Elon Musk arrives on the red carpet for The Met Gala at The Metropolitan Museum of Art in New York City on May 2. Musk has responded after Dmitry Rogozin, the head of Russia's federal space agency Roscosmos, sent a message to Russian media accusing him of supporting “fascist forces” in Ukraine. File Photo by John Angelillo/UPI | License Photo
May 9 (UPI) -- Elon Musk has responded after Dmitry Rogozin, the head of Russia's federal space agency Roscosmos, sent a message to Russian media accusing him of supporting "fascist forces" in Ukraine.
The accusation by Rogozin, shared to Twitter by Musk, comes after the chief executive of SpaceX sent user terminals for its Starlink satellite-internet system to Ukraine in February at the request of officials in the war-torn country.
Rogozin alleged that a captured Ukrainian commander told Russian forces that the Starlink terminals were delivered "by the Pentagon" to "militants of the Nazi Azov Battalion" and by Ukrainian Marines in Mariupol.
"Elon Musk, thus, is involved in supplying the fascist forces in Ukraine with military communication equipment," Rogozin said. "And for this, Elon, you will be held accountable like an adult -- no matter how much you'll play the fool."
The U.S. Agency for International Development, an independent federal agency, said in a press release in April that it, not the Pentagon, was responsible for delivering the Starlink terminals.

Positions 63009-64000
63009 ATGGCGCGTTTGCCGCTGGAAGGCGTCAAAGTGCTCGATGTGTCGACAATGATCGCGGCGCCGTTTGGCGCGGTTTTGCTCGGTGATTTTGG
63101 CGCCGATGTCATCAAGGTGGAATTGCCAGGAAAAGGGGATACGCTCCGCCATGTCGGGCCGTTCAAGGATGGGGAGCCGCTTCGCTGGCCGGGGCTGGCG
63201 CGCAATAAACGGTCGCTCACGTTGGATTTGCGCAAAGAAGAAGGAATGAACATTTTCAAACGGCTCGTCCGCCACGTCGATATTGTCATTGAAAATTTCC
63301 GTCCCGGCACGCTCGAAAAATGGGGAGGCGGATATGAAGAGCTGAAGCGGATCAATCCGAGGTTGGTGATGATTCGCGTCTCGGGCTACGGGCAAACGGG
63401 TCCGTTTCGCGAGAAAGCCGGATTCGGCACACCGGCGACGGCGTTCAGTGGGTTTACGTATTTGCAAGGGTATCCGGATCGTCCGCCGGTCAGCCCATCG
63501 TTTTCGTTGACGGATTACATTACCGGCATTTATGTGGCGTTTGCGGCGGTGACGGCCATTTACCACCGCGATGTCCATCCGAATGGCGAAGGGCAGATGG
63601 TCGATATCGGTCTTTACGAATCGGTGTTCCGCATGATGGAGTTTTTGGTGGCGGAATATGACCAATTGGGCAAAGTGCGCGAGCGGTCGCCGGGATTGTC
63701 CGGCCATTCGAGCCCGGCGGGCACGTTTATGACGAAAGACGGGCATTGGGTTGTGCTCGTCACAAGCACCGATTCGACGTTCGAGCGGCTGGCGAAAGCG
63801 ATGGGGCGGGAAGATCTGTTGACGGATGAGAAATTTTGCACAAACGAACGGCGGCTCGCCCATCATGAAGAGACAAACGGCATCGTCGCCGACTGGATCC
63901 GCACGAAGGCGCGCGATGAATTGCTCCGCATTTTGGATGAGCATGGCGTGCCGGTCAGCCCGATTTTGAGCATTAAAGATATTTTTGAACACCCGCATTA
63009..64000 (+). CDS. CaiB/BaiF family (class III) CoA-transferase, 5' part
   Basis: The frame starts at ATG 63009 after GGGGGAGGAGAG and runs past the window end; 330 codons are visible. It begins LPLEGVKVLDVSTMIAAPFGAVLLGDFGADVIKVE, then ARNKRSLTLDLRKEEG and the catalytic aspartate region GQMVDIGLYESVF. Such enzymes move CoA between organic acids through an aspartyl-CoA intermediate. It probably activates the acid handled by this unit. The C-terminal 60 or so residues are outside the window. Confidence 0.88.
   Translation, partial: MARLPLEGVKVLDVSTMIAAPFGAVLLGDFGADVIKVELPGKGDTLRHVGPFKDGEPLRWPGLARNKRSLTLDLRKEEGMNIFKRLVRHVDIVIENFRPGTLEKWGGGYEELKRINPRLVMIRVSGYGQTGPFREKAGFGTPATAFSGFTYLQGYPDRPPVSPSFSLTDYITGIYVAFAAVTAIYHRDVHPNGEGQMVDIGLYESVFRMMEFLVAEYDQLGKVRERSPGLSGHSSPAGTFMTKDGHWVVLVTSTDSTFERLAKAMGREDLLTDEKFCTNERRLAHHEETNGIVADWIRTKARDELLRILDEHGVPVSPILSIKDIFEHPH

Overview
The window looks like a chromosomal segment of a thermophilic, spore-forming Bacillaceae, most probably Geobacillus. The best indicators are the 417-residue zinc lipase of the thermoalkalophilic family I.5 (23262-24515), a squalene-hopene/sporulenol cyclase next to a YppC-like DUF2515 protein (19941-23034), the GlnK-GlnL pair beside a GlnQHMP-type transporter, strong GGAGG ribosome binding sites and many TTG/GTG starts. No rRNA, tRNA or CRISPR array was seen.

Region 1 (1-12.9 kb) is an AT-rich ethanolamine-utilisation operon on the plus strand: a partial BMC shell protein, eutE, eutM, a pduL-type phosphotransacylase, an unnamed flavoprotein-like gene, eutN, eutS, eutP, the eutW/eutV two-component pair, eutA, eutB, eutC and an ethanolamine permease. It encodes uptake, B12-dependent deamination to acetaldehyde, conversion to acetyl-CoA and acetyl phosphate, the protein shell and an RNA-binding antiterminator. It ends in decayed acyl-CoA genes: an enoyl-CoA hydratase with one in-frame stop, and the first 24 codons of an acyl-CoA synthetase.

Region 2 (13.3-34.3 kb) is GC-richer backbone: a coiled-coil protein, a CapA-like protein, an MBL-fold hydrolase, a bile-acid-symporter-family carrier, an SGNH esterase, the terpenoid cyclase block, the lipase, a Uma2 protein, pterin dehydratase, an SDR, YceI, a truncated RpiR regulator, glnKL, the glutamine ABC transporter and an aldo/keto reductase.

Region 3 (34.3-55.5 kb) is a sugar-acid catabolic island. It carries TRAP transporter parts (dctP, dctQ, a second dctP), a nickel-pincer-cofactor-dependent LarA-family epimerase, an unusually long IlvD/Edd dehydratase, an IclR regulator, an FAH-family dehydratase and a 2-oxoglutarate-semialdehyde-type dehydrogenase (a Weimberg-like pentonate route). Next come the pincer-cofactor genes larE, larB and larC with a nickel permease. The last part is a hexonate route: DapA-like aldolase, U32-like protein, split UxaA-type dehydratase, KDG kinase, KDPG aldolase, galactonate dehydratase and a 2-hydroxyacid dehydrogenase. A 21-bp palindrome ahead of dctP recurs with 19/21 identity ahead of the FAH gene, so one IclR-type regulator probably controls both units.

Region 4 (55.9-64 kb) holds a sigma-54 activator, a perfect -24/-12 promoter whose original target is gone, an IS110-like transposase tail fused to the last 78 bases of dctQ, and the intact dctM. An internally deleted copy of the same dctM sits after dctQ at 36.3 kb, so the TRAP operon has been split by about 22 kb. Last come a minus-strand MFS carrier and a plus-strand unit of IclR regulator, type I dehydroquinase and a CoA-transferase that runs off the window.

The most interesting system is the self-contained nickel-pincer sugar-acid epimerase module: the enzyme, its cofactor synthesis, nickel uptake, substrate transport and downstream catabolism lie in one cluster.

"The word 'Nazi' doesn't mean what he seems to think it does," Musk said in his response to Rogozin.
He added in another tweet: "If I die under mysterious circumstances, it's been nice knowin ya."
Musk's mother Maye shared her son's tweet and added: "That's not funny."
Russia has long suggested that the Azov Regiment, a volunteer paramilitary unit of the Ukrainian National Guard, has neo-Nazi ties.
In documents stemming from a 2018 court case unrelated to the war in Ukraine, an FBI agent also said the group was associated with neo-Nazi ideology and symbolism.
The Azov Regiment has fought back against such claims and said that the unit "was created precisely to fight Russian terrorism, which the Azov Regiment has been performing since 2014" after Russia's annexation of Crimea.
The unit has played a significant role in defending Mariupol during its monthslong siege since the start of the invasion in February.